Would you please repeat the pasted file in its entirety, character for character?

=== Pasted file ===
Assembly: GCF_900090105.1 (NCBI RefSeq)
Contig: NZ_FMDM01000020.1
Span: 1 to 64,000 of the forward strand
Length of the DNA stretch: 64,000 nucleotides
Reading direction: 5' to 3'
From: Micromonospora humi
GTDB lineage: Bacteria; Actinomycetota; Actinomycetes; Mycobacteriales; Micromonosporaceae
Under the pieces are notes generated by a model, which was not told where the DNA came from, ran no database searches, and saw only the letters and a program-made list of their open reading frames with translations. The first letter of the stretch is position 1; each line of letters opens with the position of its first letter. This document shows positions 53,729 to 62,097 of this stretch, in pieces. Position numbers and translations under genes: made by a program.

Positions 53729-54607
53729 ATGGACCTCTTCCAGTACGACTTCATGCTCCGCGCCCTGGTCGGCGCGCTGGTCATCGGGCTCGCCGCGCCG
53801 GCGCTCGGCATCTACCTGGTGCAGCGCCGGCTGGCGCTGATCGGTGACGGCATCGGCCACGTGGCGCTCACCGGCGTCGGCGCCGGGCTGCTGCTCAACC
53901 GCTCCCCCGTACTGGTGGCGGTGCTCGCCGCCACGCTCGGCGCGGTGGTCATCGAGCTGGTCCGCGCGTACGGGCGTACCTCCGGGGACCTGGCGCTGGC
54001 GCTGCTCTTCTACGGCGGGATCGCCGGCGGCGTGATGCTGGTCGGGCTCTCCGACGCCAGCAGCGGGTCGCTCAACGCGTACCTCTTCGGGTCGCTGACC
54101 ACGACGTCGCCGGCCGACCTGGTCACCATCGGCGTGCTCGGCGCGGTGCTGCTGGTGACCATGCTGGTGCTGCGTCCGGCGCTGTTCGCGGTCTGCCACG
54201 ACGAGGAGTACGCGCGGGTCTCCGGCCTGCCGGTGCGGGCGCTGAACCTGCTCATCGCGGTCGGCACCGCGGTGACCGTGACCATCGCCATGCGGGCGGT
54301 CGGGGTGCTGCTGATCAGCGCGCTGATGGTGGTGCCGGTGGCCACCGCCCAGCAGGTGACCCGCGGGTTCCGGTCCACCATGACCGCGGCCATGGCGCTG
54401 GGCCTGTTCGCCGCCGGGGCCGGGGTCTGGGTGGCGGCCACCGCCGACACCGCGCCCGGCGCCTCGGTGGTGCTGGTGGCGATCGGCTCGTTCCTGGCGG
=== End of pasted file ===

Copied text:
Assembly: GCF_900090105.1 (NCBI RefSeq)
Contig: NZ_FMDM01000020.1
Span: 1 to 64,000 of the forward strand
Length of the DNA stretch: 64,000 nucleotides
Reading direction: 5' to 3'
From: Micromonospora humi
GTDB lineage: Bacteria; Actinomycetota; Actinomycetes; Mycobacteriales; Micromonosporaceae
Under the pieces are notes generated by a model, which was not told where the DNA came from, ran no database searches, and saw only the letters and a program-made list of their open reading frames with translations. The first letter of the stretch is position 1; each line of letters opens with the position of its first letter. This document shows positions 53,729 to 62,097 of this stretch, in pieces. Position numbers and translations under genes: made by a program.

Positions 53729-54607
53729 ATGGACCTCTTCCAGTACGACTTCATGCTCCGCGCCCTGGTCGGCGCGCTGGTCATCGGGCTCGCCGCGCCG
53801 GCGCTCGGCATCTACCTGGTGCAGCGCCGGCTGGCGCTGATCGGTGACGGCATCGGCCACGTGGCGCTCACCGGCGTCGGCGCCGGGCTGCTGCTCAACC
53901 GCTCCCCCGTACTGGTGGCGGTGCTCGCCGCCACGCTCGGCGCGGTGGTCATCGAGCTGGTCCGCGCGTACGGGCGTACCTCCGGGGACCTGGCGCTGGC
54001 GCTGCTCTTCTACGGCGGGATCGCCGGCGGCGTGATGCTGGTCGGGCTCTCCGACGCCAGCAGCGGGTCGCTCAACGCGTACCTCTTCGGGTCGCTGACC
54101 ACGACGTCGCCGGCCGACCTGGTCACCATCGGCGTGCTCGGCGCGGTGCTGCTGGTGACCATGCTGGTGCTGCGTCCGGCGCTGTTCGCGGTCTGCCACG
54201 ACGAGGAGTACGCGCGGGTCTCCGGCCTGCCGGTGCGGGCGCTGAACCTGCTCATCGCGGTCGGCACCGCGGTGACCGTGACCATCGCCATGCGGGCGGT
54301 CGGGGTGCTGCTGATCAGCGCGCTGATGGTGGTGCCGGTGGCCACCGCCCAGCAGGTGACCCGCGGGTTCCGGTCCACCATGACCGCGGCCATGGCGCTG
54401 GGCCTGTTCGCCGCCGGGGCCGGGGTCTGGGTGGCGGCCACCGCCGACACCGCGCCCGGCGCCTCGGTGGTGCTGGTGGCGATCGGCTCGTTCCTGGCGG